Robin is still a role model and mentor. He still knows our names, still emails us (out of the blue), with a request or a query. No matter how senior, we remain, (in his mind), the same young researchers who came knocking on his door years or even decades ago!
And Robin is still mentoring young trainees, still interested in the new findings on psychosis and still lighting up lecture theatres with his wisdom, humour and enthusiasm. Long may he continue!
Mary Cannon (on behalf of all “mentees” of Robin, young and old!)
Many complain about the lack of progress in the understanding and care of people with schizophrenia. However, I disagree profoundly! As a medical student in the 1960s, I spent two years living in an asylum in Glasgow: we students received free board and lodging in exchange for carrying out physical examinations. Most of the 600 patients had been in the so-called “chronic wards” for years, and staff saw their aim to minimise deterioration rather than to facilitate recovery. Today because of research advances, we are able to have a more optimistic view, though we have some way to go.
The schizophrenia research field has moved forward impressively. The cause of schizophrenia is no longer a mystery. We know that the developmental interplay between susceptibility genes (polygenic risk) and early (e.g. obstetric events and child abuse) and later (e.g. drug use and social adversity) environmental hazards push individuals over a threshold into expressing psychotic symptoms. Most people who receive a diagnosis of schizophrenia can look forward to being free of positive psychotic symptoms, and to live in their home. Great benefit has come from the judicious use of antidepressants and mood stabilisers. The advent of CBT and CRT psychologists has not only brought help to patients but also taught psychiatrists to disregard the anti-therapeutic Jasperian view that psychosis was un-understandable. My sadness is not that we don’t know how to care for people with the schizophrenia syndrome, but rather that because of a lack of finance and enough skilled staff, we don’t deliver the necessary care.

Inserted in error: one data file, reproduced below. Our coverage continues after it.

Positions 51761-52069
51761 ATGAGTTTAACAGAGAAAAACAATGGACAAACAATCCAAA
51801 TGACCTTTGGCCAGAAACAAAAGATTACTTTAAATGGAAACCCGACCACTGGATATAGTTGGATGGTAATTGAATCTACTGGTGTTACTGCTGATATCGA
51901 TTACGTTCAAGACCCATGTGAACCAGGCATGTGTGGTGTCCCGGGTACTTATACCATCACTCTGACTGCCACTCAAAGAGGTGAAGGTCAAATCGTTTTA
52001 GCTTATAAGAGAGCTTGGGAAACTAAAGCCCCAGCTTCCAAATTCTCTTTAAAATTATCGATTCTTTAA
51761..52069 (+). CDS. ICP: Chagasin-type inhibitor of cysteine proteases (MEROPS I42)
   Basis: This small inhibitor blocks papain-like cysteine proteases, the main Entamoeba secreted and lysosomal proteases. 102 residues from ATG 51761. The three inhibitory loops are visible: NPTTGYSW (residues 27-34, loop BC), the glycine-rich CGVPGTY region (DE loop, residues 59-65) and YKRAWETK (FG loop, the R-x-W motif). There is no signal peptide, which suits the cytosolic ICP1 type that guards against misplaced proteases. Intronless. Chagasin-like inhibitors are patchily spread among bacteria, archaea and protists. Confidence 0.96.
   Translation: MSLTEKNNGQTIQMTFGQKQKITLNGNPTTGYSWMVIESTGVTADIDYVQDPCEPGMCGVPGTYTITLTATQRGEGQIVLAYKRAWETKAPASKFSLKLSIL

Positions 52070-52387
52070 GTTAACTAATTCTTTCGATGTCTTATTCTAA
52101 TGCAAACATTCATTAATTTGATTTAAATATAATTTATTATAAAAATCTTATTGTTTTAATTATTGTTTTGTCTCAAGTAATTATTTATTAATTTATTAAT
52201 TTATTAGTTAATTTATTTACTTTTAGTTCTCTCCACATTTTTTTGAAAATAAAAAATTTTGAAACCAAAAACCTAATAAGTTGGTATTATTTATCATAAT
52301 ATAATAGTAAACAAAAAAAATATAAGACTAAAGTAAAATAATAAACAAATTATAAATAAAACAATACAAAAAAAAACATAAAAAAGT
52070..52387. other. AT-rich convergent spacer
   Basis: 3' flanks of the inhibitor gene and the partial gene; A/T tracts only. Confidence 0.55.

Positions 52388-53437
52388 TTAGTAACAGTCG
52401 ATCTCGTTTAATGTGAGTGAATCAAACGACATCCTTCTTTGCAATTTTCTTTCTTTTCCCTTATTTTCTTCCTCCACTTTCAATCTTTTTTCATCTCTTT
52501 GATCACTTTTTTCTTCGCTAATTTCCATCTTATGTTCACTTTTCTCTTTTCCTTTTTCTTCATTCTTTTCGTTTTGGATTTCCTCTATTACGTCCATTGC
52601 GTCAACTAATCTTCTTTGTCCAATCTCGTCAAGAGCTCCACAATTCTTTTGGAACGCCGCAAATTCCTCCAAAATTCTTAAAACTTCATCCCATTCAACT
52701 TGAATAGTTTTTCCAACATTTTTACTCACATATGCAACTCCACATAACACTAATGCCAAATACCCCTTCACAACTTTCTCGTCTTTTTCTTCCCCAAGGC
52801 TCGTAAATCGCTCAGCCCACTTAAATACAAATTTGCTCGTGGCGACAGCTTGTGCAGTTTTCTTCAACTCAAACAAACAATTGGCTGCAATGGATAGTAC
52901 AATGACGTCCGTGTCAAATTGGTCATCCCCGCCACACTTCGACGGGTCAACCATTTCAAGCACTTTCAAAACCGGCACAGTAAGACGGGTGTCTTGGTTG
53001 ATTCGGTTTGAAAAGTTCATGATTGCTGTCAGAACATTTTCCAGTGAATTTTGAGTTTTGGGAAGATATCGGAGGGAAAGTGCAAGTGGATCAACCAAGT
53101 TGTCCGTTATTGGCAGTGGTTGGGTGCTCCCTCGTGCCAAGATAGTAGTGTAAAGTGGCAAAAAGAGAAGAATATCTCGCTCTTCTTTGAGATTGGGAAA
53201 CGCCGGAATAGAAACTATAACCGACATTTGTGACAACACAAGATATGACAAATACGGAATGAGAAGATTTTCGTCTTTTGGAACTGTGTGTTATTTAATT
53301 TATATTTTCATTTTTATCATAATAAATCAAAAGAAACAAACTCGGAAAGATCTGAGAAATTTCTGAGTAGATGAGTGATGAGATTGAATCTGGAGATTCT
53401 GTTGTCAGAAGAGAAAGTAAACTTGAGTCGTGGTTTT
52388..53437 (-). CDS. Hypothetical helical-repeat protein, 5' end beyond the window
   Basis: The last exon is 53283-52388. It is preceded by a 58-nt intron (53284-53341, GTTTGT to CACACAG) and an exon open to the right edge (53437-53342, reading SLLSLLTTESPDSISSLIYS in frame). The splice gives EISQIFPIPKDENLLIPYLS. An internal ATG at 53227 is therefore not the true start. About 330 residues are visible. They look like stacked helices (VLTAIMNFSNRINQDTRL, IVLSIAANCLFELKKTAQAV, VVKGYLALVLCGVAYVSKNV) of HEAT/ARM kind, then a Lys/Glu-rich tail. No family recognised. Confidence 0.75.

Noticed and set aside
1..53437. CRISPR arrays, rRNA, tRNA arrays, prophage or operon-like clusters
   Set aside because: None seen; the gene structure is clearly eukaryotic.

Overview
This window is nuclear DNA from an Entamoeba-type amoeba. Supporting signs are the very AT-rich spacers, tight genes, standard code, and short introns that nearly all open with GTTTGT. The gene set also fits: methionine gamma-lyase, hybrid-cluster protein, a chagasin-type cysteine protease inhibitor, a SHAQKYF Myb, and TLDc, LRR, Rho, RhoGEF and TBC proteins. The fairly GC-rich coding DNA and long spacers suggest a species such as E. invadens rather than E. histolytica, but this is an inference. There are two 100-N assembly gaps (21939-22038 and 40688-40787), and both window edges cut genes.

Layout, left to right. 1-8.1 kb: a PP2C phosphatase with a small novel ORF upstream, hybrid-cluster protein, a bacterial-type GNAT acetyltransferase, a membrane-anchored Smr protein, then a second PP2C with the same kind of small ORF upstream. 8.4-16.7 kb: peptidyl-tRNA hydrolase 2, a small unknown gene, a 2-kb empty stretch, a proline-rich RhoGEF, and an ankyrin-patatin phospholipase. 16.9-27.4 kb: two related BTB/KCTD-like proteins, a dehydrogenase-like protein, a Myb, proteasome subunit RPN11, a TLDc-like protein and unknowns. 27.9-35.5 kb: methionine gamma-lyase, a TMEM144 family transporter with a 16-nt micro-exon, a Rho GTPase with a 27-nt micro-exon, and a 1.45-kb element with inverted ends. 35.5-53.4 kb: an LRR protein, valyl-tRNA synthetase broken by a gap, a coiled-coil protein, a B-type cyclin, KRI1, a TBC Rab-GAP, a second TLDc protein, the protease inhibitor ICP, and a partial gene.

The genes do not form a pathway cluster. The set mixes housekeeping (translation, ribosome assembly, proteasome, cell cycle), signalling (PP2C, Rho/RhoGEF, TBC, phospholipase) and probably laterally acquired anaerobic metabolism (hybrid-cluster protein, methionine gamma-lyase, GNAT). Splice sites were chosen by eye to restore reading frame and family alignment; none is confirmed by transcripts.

What now? Collaboration rather than competition is essential! We need to upscale and internationalise clinical and epidemiological studies, emulate cardiology and cancer epidemiologists and do studies of hundreds of thousands of patients. We should redouble our efforts to trace the biological and psychosocial pathways between risk factors and the manifestation of symptoms; molecular imaging will be crucial in this. We need to clarify whether prolonged antipsychotic use results in dopamine supersensitivity and ultimately treatment resistance. We also need to try much harder to get our patients to trust us – anyone who thinks they do already should look at websites such as “Mad in America”. We could start with championing the view that poor outcome in schizophrenia reflects poor care rather than an intrinsic aspect of the syndrome.
Importantly, we need to move towards a public health approach to avoiding exposure to risk factors. My worst nightmare is that the commercialisation of ever more potent cannabis will lead to an increase in the psychosis incidence. If this can be avoided, then I regard the future for our patients as bright. By the end of this decade, I expect that our understanding will have developed sufficiently so that we will have abandoned the stigmatising term schizophrenia in favour of aetiologically based diagnoses and meaningful formulations; and we will have a range of more specific pharmacological and psychosocial interventions tailored to individual need.